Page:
Protecting Your Child From Sex Abuse
Experts explain how to recognize signs that your child may have been a victim of sex abuse.
Building Protective Bonds
"One of the best ways in which a parent can protect their child from
sexual abuse is with early intervention. And by that I mean taking steps to
prevent abuse before it actually happens," says Amaranth.
To this end, she says, parents must use age-appropriate measures to
introduce their children to the concept of sexual abuse and teach them how to
respond if the threat occurs.
"By discussing the topic with your children on a regular basis you make
it easy for them to come to you in the event that something does happen in
their lives. They will feel comfortable telling you about it and they won't be
afraid or embarrassed," says Donna Fielder, PhD, assistant professor and
social worker at LaSalle University in Pennsylvania.
Also important, she says, is for children to understand what abuse is -- and
to know it's never their fault.
"A child needs to fully understand, in an age-appropriate way, that
whatever happens, they did nothing to cause it," says Fiedler.
Good Touch, Bad Touch
But how do you talk to your children about such a difficult if not
frightening topic? Child-advocacy experts say begin at a very early age, using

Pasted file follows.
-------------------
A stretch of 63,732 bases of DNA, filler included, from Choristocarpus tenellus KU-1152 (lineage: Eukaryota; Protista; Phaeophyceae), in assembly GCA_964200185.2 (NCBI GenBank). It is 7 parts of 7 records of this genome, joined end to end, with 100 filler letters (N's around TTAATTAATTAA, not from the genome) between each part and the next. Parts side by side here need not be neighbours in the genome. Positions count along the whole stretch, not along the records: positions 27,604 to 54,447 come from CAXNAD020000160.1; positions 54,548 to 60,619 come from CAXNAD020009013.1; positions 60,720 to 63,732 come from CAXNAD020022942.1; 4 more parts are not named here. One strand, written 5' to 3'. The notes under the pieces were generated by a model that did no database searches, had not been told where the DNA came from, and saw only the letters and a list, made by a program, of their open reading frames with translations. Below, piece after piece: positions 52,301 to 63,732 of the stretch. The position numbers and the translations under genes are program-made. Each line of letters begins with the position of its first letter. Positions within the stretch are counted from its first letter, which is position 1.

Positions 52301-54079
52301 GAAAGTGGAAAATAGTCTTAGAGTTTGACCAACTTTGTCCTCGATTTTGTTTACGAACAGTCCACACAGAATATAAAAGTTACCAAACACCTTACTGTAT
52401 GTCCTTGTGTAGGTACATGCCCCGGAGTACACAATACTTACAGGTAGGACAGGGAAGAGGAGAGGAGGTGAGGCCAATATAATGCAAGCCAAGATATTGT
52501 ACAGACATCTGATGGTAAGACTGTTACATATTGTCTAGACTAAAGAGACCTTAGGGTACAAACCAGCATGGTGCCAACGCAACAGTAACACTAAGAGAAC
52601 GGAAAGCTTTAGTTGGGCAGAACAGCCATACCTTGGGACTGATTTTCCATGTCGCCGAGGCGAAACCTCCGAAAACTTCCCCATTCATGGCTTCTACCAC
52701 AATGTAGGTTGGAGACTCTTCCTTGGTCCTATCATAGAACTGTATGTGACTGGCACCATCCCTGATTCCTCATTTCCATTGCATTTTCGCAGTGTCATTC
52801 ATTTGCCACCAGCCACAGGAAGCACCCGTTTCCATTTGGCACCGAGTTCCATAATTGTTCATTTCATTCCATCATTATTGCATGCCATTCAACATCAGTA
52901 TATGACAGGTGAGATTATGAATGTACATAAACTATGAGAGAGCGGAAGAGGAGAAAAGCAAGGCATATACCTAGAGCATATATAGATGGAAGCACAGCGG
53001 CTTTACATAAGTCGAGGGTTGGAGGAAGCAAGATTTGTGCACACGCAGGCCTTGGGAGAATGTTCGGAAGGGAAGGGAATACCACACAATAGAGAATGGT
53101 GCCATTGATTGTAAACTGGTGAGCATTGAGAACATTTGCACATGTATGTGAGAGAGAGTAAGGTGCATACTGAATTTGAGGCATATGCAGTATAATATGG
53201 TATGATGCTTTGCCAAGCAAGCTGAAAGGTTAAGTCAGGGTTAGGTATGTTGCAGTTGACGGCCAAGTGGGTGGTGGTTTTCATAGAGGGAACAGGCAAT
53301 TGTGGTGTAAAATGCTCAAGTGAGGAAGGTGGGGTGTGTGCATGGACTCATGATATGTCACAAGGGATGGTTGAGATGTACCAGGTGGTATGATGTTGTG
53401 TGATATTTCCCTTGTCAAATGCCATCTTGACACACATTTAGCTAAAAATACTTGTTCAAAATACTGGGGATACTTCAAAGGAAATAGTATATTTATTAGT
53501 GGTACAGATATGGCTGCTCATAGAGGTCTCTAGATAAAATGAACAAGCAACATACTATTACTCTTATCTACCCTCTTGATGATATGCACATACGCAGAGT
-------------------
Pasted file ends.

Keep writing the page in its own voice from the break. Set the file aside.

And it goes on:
the concept of "good touch," "bad touch," and "secret
"Explain that there are 'good' touches -- like a hug, or a pat on the
back, or a kiss on the cheek; there are 'bad' touches -- like when somebody
hits you or pushes you. And there are 'secret' touches -- where somebody wants
to touch you and they say you have to keep it a secret," Amaranth tells
Then, she says, make sure the child knows that if anybody wants to give them
a "secret" touch, they should say "no" -- and tell Mommy or
Daddy right away.
Moreover, Fiedler says many parents can also use the bathing suit analogy to
further help their children define "secret touch" areas.
"You can tell them that any area where a bathing suit covers is their
private place -- and this is the area they don't want other people to touch. As
the child gets older, more age-appropriate details can be added," says
Moreover, both experts say parents need to have this talk with their
children on a very frequent basis.
"Make it part of family conversation. When your child comes home from
school ask them to tell you about the 'good' touches they had that day; then
ask them about any 'bad' touches. Finally ask if anyone tried to have a secret
touch. If your child gets used to hearing these terms they will feel more
comfortable sharing information with you on the subject," says
Listen to Your Children
In addition to talking to your kids, child advocacy experts advise parents
to listen -- and become tuned in to what is "normal" behavior for their
children. The point here: To immediately be able to recognize when something is
out of sync -- often an early sign of abuse.